The University of Georgia will host the fifth annual National Outreach Scholarship Conference at the Georgia Center for Continuing Education from Oct. 2-4. Participants from nearly 40 institutions will discuss how higher education can help address complex societal problems through teaching, research and service.
The conference theme is “Transformation through Engagement” and is co-sponsored by UGA’s Office of the Vice President for Public Service and Outreach, University Outreach at Ohio State University, Outreach at Pennsylvania State University and University of Wisconsin-Extension.
Suzanne W. Morse, president of the Pew Partnership for Civic Change, will be the keynote speaker. She will talk about how universities can change communities.
For more than three decades, Morse has helped civic groups affect changes in their cities and towns. At the Pew Partnership, she has overseen research and programs on civic leadership and community development. She has written several books including Smart Communities, which describes strategies for building stronger communities. Plenary session speaker Richard M. Foster, vice president for programs at the W.K. Kellogg Foundation, will speak about forming effective partnerships between communities and universities to achieve common goals.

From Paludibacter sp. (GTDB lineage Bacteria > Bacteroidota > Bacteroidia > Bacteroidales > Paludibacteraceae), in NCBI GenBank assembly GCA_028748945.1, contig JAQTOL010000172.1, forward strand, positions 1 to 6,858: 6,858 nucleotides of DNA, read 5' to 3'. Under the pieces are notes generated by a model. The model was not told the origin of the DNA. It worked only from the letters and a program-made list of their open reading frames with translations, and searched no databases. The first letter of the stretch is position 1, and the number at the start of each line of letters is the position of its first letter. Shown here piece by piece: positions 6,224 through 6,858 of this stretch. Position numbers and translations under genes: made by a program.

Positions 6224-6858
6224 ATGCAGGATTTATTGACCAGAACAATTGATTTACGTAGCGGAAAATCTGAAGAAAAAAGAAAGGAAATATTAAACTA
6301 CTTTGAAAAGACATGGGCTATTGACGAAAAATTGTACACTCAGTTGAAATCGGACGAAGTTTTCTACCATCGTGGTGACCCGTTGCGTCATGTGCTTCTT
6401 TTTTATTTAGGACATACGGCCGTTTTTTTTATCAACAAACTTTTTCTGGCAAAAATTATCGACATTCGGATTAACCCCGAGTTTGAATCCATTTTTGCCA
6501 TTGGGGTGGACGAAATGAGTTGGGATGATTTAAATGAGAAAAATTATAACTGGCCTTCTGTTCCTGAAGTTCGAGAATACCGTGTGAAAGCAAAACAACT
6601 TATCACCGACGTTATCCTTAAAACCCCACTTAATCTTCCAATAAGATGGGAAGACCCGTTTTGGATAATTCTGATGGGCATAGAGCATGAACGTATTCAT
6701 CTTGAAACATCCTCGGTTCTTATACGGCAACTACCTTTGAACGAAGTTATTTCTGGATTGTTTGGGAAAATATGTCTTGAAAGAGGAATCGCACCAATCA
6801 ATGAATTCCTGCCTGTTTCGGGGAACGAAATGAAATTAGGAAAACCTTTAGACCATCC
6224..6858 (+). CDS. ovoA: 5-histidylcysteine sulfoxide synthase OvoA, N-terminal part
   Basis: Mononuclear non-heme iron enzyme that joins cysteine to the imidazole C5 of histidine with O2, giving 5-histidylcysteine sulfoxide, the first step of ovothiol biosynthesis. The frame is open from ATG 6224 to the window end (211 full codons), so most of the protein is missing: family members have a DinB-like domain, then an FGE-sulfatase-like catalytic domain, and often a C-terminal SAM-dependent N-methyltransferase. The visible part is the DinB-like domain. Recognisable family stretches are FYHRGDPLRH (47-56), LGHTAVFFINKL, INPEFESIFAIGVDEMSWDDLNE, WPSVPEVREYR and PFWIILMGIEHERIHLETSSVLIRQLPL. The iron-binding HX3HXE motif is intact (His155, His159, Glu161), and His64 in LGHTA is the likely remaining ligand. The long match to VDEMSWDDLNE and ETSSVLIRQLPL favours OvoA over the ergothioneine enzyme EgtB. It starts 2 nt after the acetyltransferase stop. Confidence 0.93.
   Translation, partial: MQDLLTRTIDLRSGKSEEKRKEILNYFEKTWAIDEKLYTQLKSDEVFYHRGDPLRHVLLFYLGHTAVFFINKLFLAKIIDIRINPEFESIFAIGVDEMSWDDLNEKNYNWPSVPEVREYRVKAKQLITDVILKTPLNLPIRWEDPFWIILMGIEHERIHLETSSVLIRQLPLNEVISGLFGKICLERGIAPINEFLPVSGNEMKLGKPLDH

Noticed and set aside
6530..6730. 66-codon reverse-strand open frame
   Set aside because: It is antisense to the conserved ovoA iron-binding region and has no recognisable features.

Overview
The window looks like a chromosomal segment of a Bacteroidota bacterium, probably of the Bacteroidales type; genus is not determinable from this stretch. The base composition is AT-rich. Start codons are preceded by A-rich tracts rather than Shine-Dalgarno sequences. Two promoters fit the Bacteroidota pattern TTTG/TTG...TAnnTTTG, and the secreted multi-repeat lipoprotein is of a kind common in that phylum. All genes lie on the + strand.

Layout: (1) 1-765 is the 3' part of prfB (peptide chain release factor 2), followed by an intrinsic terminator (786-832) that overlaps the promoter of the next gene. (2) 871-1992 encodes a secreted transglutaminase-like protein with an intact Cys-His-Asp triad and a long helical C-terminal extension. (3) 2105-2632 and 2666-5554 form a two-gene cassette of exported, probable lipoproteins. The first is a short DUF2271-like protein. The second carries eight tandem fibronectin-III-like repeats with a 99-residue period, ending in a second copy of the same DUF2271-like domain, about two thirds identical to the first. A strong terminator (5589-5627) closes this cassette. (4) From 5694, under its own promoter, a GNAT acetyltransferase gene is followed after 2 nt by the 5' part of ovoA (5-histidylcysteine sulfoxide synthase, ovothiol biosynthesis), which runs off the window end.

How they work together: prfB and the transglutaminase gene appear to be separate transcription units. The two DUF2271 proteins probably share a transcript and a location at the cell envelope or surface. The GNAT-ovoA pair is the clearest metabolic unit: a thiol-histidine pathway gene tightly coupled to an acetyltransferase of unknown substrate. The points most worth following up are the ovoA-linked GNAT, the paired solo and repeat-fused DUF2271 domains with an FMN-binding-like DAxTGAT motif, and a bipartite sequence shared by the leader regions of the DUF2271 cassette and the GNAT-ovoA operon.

Foster joined the Kellogg Foundation in 1991 and oversees programs in food systems, rural development and leadership. Prior to joining the Foundation, he was a professor of agricultural education at the University of Nebraska and worked in international development in Africa and Central America. He helped establish E.A.R.T.H. University in Costa Rica.
Sarena Seifer, physician and executive director of Community-Campus Partnerships for Health, has been invited to discuss the findings and recommendations from her organization’s 2005 report “Linking Scholarship and Communities.”
Community-Campus Partnerships for Health, a national nonprofit organization, is a growing network of more than 1,000 communities and campuses whose partnerships aim to improve health through service-learning, education for health professionals, community-based participatory research and other strategies.
Other conference highlights include:
- a luncheon address by Art Dunning, UGA’s vice president of public service and outreach, on how the University of Georgia has worked to address societal needs in Georgia;
- a panel of university presidents, moderated by UGA President Michael F. Adams, to discuss best practices for creating “engaged” institutions. Other panelists are Mark A. Emmert, president of the University of Washington; Lloyd W. Benjamin, president of Indiana State University; and Karen A. Holbrook, president of Ohio State University; and
- UGA’s service-learning and university community involvement in an Athens-area Latino neighborhood, Pinewood Estates North, also will be showcased.
In addition, more than 50 concurrent sessions and poster presentations will address how to use outreach work to change communities, higher education, pre-K and K-12 education and public policy.
For more information about the conference and to find out how to register, contact Trish Kalivoda at 542-6125 or firstname.lastname@example.org.